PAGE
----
Travel Writing

ROADS & KINGDOMS
5 O'CLOCK SOMEWHERE
IF YOU’RE GOING TO ORDER A NEGRONI IN JANUARY IN PARIS, JUST DO WHATEVER YOU WANT

Apéritifs are a serious concern in Europe; they are meant to be consumed during a specific time of day and for a specific purpose, and they serve as a benchmark for the continent’s long-established and sophisticated drinking culture that is heartbreakingly lacking in North America. So when my wife and I strolled into a Paris bistro around midnight and ordered two Negronis, we were already conspicuously out of place.

It wasn’t only that it was well past the appropriate hour for apéritifs, but the cool, early-January rain that had been falling all day suggested almost anything but a refreshing, crisp tribute to summer. It’s one of my true failings as a drinker; when I’m in the mood for Campari, it’s all that will satiate my palate, situational relevance be damned.

We had been in Paris over New Year’s Eve, and the tangible reluctance to reverie surrounding the holiday so soon after the November terrorist attacks certainly made an impression. What I hadn’t anticipated was that so many restaurants would still be closed on the Monday after New Year’s weekend. The bar just a few short blocks from our rented apartment in the 3rd was chosen more out of necessity than anything else.

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Profiles

MOORE WOMEN ARTISTS
CERAMICIST, DATCHUK LIVES THE MESSAGES IN HER BEAUTIFUL WORK

Perhaps in this politically stratified climate where a fear of otherness threatens to undermine the values of a free society, inclusivity has become a drastically underrated concept. Ceramicist Jennifer Ling Datchuk thinks so, and she strives to create work that has meaning for an audience that is inherently diverse, be it racially, ideologically, socioeconomically, or by gender.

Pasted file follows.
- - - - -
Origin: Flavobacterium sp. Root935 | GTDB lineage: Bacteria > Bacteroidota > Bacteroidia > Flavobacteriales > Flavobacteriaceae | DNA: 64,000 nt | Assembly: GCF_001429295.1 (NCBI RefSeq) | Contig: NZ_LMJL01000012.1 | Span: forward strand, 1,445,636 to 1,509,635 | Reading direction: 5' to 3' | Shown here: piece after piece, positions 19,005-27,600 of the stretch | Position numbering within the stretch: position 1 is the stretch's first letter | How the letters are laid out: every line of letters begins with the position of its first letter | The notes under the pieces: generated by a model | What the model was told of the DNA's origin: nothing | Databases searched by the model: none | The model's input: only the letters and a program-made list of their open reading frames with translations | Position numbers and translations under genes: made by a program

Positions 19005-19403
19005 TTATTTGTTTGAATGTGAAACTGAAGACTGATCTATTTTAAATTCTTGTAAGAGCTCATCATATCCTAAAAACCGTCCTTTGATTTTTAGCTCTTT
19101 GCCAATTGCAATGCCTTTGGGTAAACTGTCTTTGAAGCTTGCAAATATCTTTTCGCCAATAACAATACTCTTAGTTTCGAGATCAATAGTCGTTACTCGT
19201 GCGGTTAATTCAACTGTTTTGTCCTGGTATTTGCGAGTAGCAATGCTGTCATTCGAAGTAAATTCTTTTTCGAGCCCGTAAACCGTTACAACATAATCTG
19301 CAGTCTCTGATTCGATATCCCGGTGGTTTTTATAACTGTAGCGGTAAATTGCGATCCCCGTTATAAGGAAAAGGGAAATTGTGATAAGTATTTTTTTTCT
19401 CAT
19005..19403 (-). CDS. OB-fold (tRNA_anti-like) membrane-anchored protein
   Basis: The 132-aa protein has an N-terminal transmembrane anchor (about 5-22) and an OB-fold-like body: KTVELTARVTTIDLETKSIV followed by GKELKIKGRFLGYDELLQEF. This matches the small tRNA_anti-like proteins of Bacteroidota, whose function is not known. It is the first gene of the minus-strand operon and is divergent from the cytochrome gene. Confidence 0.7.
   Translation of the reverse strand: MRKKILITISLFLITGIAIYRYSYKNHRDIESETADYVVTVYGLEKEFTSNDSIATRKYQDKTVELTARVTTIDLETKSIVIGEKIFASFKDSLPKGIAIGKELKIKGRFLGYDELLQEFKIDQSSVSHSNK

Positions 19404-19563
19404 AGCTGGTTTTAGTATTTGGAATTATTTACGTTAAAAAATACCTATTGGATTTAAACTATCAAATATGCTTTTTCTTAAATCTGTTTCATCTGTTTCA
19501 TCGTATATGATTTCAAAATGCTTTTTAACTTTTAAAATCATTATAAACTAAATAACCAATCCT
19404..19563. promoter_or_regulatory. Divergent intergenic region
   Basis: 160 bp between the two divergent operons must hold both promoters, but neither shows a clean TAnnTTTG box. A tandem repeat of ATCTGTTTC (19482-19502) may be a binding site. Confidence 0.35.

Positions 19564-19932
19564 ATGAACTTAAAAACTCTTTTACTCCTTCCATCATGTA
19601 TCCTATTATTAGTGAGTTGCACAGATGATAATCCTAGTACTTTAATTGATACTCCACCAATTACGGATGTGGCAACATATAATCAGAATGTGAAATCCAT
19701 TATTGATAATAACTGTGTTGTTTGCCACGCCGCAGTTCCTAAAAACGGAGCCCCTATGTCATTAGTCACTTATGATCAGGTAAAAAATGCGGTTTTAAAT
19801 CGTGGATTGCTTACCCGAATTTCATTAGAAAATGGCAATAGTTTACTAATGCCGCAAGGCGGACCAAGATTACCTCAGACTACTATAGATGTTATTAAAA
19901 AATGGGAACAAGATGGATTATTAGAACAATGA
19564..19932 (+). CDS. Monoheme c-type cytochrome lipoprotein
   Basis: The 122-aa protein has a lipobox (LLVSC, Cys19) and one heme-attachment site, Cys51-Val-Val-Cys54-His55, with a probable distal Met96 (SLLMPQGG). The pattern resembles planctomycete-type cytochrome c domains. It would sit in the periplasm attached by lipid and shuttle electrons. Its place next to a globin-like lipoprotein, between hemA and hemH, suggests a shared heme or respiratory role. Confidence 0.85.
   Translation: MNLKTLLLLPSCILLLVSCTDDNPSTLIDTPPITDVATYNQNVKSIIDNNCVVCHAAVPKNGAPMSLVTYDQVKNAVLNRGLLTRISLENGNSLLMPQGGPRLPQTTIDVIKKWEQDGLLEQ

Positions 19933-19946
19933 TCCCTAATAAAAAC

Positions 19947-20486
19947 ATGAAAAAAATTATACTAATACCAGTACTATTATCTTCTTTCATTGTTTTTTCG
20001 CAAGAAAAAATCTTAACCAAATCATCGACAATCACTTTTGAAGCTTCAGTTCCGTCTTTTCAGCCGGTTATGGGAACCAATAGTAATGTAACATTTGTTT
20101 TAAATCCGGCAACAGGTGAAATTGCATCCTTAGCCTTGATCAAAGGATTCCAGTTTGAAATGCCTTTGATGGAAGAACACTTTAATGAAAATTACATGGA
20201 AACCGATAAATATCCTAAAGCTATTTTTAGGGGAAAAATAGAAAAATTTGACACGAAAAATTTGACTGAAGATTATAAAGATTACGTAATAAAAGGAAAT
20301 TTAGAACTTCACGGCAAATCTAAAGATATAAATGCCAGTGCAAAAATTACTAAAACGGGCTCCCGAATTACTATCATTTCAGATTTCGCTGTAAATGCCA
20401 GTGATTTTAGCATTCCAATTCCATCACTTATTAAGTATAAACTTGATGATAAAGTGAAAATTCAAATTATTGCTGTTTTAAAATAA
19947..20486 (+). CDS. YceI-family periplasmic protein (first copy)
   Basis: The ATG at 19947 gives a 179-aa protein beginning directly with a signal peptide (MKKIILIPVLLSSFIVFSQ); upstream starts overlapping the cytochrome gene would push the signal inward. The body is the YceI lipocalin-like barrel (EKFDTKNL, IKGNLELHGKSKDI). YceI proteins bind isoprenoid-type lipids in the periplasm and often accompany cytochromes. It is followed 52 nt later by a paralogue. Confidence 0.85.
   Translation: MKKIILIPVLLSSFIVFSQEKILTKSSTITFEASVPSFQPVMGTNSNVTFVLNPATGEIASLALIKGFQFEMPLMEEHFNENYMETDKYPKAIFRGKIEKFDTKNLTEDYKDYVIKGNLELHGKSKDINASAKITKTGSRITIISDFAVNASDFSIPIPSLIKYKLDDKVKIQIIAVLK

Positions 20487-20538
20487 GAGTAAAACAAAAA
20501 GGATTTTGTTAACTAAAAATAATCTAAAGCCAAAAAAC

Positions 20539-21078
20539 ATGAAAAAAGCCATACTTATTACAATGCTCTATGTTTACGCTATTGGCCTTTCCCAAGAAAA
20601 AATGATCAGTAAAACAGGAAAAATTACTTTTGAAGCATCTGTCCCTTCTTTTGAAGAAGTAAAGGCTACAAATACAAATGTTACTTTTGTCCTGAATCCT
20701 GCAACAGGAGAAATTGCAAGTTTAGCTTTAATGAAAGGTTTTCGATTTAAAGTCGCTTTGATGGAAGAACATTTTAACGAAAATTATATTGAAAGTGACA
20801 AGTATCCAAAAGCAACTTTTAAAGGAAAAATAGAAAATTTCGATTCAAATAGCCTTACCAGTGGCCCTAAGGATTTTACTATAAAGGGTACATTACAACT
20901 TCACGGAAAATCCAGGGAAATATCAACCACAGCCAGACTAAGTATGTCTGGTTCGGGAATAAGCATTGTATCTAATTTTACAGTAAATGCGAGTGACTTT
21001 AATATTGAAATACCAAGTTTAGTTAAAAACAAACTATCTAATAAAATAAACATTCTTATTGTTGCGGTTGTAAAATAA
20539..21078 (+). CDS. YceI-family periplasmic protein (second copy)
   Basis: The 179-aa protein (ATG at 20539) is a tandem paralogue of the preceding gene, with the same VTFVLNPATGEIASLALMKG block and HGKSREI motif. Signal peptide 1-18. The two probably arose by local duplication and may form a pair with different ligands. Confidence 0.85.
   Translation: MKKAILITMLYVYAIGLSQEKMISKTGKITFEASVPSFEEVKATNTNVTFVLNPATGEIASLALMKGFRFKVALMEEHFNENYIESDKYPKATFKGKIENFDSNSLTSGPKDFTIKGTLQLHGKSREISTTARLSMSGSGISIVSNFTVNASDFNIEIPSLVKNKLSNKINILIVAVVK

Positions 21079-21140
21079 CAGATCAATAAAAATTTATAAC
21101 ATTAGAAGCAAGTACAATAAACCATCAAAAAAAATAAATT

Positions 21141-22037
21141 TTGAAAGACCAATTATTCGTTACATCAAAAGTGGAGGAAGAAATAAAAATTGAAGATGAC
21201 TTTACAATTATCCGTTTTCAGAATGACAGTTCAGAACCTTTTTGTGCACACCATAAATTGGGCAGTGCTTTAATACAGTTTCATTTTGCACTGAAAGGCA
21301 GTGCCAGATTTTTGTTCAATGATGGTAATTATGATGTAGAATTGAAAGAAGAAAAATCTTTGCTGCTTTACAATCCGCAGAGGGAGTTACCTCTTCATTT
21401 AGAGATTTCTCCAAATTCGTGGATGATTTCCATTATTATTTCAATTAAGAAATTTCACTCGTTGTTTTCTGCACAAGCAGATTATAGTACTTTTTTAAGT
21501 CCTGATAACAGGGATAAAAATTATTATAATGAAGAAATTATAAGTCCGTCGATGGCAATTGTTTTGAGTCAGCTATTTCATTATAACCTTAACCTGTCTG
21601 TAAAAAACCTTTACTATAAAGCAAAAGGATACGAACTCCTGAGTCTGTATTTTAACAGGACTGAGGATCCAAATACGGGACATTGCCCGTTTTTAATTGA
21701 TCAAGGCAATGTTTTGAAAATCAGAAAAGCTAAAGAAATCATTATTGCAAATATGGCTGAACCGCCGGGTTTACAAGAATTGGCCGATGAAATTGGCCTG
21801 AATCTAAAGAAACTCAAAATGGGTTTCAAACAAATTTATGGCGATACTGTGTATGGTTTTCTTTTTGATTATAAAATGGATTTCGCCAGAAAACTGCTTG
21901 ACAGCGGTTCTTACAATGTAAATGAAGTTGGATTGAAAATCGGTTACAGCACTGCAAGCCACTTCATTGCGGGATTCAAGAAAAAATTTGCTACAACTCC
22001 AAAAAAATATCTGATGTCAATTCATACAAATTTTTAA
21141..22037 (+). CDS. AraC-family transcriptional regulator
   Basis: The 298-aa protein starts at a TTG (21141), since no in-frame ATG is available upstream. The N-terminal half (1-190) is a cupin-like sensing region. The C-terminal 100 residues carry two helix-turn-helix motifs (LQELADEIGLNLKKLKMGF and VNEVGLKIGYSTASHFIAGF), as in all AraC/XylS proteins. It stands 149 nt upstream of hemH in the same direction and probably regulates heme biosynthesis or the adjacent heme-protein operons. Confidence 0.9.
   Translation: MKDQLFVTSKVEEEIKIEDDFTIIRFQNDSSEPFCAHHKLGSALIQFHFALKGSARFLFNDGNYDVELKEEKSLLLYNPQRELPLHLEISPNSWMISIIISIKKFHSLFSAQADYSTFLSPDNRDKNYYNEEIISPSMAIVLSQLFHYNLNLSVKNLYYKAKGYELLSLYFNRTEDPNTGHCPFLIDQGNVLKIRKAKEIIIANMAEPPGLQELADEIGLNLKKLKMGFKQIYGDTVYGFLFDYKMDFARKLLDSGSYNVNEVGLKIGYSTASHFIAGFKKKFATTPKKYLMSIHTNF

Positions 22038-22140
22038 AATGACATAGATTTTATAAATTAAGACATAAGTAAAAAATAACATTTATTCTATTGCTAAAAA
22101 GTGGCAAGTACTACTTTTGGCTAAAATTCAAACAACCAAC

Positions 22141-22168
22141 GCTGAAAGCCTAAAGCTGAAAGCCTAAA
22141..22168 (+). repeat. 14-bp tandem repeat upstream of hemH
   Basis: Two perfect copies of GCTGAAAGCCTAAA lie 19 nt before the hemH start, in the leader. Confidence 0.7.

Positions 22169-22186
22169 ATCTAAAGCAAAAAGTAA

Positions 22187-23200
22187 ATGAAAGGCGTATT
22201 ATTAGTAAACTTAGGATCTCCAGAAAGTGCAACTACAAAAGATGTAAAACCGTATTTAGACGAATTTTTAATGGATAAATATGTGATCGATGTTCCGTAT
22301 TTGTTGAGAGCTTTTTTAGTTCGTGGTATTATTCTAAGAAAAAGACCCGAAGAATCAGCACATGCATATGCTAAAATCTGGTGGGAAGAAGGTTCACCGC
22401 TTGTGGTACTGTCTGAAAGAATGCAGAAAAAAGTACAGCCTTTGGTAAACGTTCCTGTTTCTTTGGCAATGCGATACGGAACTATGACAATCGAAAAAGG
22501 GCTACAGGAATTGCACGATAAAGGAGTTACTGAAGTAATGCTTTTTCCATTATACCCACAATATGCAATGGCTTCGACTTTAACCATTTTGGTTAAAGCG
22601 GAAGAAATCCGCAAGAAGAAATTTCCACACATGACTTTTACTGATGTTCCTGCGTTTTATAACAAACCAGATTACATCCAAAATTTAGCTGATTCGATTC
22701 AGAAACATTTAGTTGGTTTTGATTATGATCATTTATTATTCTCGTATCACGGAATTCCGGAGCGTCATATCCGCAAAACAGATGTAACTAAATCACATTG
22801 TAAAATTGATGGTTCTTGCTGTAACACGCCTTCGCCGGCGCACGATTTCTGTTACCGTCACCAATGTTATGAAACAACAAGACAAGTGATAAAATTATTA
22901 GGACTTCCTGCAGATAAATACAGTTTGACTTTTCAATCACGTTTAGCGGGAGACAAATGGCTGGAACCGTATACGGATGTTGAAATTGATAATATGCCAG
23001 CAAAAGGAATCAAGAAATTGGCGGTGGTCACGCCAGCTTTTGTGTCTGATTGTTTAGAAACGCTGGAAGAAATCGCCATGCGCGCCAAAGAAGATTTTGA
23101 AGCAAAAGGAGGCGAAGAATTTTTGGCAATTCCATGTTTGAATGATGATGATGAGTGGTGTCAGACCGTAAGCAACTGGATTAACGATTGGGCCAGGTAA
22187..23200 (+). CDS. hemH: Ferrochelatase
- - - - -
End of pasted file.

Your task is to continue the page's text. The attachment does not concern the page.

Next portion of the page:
For Jennifer, it’s hard not to exist as a professional woman artist without the weight of representation on your shoulders. Instead of letting such a weight drag her down; she uses it as an opportunity to create pieces that evoke all-encompassing themes for her audience. “I’ve lived the messages in my work, and those are the messages I strive to convey to the world,” she says. 

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Food Writing

ROADS & KINGDOMS
BREAKFAST
A BRIEF INTRODUCTION TO WAFFLE HOUSE HASH BROWNS

Hash Browns in Pensacola

WAFFLE HOUSE. Those ubiquitous yellow-and-black block letters that populate the landscape of American highways are a beacon to those who want to order steak and eggs before dawn without being judged.

Both an exhilarating freedom and a paralyzing dread take hold when you face the prospect of ordering at a restaurant where everything on the menu is available 24 hours a day. Will I regret eating this patty melt at 9 a.m.? What will sustain me more after a night of revelry: a pecan waffle slathered with margarine and imbued with the essence of high-fructose pancake syrup, or a plate of scrambled eggs garnished with two limp slices of pale-orange pasteurized cheese product?

Despite the menu’s vast possibilities, it’s the hash browns that stand alone as the symbol of America’s unofficial diner. Waffle House claims to have served over 1.8 billion orders of hash browns, surpassing even the number of cups of coffee. They come with staggering amounts of topping combinations, ranging from diced tomatoes to a heaping ladle of chili. Mine are always scattered, well done, smothered with onions, and finished off with a double portion of pickled jalapeños that have some char from the griddle. The misguided among you can keep your American cheese and grilled mushrooms.

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Contact Andrew Durant here or at
andrew dot durant at gmail dot com

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